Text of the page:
"It May as Well Not Have Happened!"

by Mike Boss
Casein on Rag Board
12" x 18"
From the Collection of Jan Ashbaugh, Fairfax, Missouri

Early in 2009, after hearing an on-line interview concerning an encounter with a UFO, I emailed Bill Madsen, a Cold War Era Alaskan-based Lockheed F-94A pilot. What I got back was a story with a bit of a different turn. Bill's back seater, or radar man, as well as ground radar, had contact with an unknown object coming toward them head on at an impressive rate of speed. Following are Bill's words of an encounter with "nothing". Bill's "bump" with nonexistence isn't necessarily unique in the annals of aircraft/UFO happenings.

"I was there. From August 1953 to August 1954 except for about three months duty at Edwards AFB in California flying the new F 89D. The squadron was the 449th Fighter Interceptor Squadron All Weather based at Ladd Air Force Base outside of Fairbanks Alaska. We flew in all sorts of weather. I can't remember ever not going because of the weather and we had lots of rotten stuff."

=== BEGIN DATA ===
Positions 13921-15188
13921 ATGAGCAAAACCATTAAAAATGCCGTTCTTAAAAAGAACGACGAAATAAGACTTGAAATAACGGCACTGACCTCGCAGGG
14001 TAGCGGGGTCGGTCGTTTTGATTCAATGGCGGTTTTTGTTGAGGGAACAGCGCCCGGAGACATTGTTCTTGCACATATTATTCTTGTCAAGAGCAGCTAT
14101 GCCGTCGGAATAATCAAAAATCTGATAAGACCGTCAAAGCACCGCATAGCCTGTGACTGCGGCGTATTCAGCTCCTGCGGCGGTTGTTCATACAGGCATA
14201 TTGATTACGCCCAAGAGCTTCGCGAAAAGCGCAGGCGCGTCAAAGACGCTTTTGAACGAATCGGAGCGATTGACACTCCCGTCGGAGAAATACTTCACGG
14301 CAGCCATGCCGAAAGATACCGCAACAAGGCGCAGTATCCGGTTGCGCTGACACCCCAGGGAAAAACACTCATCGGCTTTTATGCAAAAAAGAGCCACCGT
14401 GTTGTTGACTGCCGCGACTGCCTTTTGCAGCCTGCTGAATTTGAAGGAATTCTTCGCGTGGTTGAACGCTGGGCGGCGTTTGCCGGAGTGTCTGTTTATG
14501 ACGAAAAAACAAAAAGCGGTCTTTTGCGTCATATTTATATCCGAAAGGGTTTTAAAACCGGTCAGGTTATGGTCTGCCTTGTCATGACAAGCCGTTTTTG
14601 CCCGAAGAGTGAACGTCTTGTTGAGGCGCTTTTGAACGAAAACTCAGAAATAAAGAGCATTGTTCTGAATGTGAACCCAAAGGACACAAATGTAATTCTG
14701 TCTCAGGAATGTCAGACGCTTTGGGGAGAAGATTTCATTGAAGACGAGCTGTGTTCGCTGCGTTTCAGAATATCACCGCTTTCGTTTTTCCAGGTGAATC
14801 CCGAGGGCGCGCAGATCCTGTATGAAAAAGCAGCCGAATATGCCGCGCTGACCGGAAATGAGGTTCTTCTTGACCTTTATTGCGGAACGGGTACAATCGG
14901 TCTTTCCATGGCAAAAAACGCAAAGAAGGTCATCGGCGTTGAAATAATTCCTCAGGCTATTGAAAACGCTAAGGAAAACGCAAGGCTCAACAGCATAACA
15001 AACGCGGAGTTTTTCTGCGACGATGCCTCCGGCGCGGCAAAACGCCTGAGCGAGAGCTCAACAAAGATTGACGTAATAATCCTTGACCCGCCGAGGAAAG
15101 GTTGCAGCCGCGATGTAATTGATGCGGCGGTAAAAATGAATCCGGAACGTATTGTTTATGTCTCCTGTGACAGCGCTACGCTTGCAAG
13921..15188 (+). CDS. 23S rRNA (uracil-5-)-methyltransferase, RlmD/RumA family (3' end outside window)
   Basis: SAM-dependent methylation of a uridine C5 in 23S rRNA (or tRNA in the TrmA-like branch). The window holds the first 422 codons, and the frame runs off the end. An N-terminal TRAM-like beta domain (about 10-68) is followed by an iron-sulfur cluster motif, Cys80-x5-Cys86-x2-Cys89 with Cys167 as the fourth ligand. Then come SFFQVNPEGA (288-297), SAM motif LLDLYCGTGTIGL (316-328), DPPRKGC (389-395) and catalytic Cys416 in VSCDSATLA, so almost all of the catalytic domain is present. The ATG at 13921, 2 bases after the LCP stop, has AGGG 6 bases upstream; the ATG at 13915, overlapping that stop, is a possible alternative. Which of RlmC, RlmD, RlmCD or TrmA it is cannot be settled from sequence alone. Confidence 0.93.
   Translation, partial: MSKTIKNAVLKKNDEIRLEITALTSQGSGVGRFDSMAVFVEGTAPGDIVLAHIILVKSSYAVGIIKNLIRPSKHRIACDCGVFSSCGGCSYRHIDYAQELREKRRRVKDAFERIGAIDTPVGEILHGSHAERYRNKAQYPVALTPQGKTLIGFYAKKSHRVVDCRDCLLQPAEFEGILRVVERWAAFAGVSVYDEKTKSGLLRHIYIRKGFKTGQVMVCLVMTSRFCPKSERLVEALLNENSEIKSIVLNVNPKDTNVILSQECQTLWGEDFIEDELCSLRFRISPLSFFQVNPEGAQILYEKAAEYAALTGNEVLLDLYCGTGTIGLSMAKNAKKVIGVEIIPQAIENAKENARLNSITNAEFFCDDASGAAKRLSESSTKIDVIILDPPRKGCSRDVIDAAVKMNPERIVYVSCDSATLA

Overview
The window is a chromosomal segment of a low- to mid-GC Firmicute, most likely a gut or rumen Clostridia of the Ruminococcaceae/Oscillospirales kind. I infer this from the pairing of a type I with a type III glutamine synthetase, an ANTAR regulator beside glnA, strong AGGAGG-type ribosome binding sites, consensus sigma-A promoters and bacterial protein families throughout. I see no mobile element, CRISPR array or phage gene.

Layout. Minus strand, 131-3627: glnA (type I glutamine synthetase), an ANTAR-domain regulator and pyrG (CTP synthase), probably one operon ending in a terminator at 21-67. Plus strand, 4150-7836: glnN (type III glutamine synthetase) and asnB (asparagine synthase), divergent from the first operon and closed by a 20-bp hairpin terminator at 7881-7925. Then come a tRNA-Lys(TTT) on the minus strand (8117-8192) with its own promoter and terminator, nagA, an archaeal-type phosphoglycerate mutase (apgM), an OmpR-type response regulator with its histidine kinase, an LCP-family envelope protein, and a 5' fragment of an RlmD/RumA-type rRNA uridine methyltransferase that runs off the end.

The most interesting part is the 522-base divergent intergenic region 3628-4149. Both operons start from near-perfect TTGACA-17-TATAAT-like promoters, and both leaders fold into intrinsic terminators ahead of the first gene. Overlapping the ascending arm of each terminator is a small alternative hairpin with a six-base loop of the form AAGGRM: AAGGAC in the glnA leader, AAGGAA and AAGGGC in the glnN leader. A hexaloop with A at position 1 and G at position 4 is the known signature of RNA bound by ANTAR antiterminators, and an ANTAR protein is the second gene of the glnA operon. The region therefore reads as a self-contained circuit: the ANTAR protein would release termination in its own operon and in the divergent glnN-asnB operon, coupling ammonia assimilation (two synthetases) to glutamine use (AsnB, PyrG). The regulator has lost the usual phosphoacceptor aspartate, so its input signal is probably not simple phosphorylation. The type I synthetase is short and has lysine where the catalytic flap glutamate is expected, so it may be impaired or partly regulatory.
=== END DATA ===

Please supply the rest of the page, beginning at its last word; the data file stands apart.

"It was in February as I recall, black and dark and clear weather. I do not recall the compass direction but it had to be southerly as the object was coming north at a rapid speed, faster than anything we had flying at that time. There was no shape on the radar, just a well-defined blip."

"My time estimate as I recall was about 0200. It was a long time ago you must remember. The important part of this experience was that there was a well-defined radar return on three radar sets. Something was there of size and mass or something we don't know about. Surely there would be a shock wave at that rate of speed."

"I do have my logbook but I made no notation of the event and cannot truly remember the date. I do not know if the ground based radar stations made any report. I doubt it as surely I would have been contacted. I saw nothing, felt nothing, and heard nothing."

"It may as well not have happened!"